Mars, Constellations, and Clusters at Sky’s the Limit

03-30-2019 8:00 PM - 10:00 PM
Sky’s the Limit Observatory and Nature Center
Address: 9697 Utah Trail, 29 Palms, CA, United States

Mars, Constellations, and Clusters at Sky’s the Limit

Saturday, March 30 at Sky’s The Limit:

Mars, Constellations, and Clusters

Sky’s The Limit Observatory and Nature Center invites stargazers to tour the desert night sky on Saturday, March 30. This free public event will start around 8:00 pm and last approximately 2 hours. The Observatory is at 9697 Utah Trail in Twentynine Palms, just outside the main (north) entrance to Joshua Tree National Park.

Many fine open clusters can be found in the month of March. Open clusters are groups of stars that were recently formed out of hydrogen gas clouds. The nebulosity of the hydrogen gas has been consumed and the stars are slowly drifting apart. In the constellation of Gemini, M35 is 3800 light-years away. Found in Cancer is M44, commonly called the Beehive – one of the brightest as it is only 538 light-years distant. Also found in Cancer is M67 – called King Cobra Cluster.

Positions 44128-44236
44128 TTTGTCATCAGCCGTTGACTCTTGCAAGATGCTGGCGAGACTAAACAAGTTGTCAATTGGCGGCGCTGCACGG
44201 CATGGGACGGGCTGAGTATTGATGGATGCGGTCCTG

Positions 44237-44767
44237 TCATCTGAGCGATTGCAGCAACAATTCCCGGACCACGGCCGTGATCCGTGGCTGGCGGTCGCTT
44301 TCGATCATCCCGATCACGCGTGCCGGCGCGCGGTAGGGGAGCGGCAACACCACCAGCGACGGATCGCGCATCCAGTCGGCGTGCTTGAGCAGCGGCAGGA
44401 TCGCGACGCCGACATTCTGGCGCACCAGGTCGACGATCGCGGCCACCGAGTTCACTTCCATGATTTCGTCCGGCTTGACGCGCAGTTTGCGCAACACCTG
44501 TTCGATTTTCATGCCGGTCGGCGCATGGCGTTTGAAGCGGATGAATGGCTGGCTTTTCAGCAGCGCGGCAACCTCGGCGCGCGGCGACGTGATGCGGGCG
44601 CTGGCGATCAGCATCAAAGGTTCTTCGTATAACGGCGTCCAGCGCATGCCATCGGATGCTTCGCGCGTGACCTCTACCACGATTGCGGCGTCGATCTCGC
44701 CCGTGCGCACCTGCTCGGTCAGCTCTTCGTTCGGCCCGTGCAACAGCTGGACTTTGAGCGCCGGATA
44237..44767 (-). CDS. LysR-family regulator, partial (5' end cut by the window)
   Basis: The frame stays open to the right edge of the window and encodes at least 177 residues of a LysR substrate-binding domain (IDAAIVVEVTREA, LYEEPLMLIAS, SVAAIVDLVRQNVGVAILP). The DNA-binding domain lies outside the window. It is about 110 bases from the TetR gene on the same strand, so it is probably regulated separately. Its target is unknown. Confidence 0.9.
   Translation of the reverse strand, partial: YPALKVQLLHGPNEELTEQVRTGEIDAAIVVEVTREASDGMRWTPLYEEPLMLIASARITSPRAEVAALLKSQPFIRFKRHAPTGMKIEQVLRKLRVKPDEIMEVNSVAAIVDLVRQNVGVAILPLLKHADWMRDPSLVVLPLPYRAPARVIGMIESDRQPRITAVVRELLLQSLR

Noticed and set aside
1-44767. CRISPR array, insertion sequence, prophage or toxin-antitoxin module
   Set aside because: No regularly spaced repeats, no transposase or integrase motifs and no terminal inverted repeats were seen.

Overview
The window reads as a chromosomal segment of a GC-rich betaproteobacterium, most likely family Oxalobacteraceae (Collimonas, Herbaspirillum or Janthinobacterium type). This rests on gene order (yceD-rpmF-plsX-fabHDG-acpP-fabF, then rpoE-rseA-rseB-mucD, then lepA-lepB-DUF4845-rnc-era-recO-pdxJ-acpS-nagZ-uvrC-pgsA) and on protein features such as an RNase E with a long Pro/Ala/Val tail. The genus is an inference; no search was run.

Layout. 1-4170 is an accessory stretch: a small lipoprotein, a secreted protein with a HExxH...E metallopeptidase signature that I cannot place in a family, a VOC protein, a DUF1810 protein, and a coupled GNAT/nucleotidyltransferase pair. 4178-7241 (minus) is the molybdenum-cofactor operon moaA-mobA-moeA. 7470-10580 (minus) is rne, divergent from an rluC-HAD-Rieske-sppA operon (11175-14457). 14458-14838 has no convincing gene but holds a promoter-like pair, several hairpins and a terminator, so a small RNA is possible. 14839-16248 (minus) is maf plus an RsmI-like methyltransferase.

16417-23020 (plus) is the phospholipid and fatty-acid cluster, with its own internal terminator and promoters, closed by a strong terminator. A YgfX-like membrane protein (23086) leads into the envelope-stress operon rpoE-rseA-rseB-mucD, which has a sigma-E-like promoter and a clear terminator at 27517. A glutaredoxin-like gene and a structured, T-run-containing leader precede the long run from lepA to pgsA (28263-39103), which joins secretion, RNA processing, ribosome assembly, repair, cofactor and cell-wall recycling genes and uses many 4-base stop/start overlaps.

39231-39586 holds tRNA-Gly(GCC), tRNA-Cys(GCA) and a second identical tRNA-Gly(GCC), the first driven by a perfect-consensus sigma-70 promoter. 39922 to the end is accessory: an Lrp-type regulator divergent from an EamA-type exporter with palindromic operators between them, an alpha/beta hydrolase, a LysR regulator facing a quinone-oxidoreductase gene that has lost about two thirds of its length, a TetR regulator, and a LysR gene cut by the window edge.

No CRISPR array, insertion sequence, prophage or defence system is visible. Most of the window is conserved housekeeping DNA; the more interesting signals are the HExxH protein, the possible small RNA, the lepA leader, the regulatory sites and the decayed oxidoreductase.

Prominent constellations are Taurus (The Bull), Orion (The Hunter), Canis Major (The Large dog),Gemini (The Twins), and Cancer (The Crab).

Volunteers will set up a variety of kinds and sizes of telescopes on the winding sidewalks, and guests are welcome to use them or may bring their own binoculars and scopes as well.

The presentation is very casual, so come at any time and leave when you wish. Bring a red flashlight to preserve night vision. Dress for unpredictable desert weather and bring snacks, water bottles, and chairs.

Please be aware that white headlights severely disturb viewing and use only parking lights as you approach the dome. Let your eyes adjust to the dark before you drive into the parking area.

There are no overnight stays and NO CAMPING anywhere on the Observatory and Nature Center property. No pets, no smoking or alcohol allowed, and visitors must carry out all trash. Adults must accompany and take responsibility for the safety and behavior of children under 16.

The seasonal sky is very unpredictable, and a viewing event may have to be delayed, rescheduled, or cancelled due to cloudiness, rain, or excessive wind.  Check @skysthelmit29 or follow @STL29Palms to learn the latest status of an event or call Ray at 760-365-7897.

For more information and to see photos taken through STL’s 14” Celestron Schmidt–Cassegrain telescope, visit the STL web site at STL is a tax-exempt nonprofit organization. Donations to support Sky’s The Limit’s educational programs are gratefully accepted.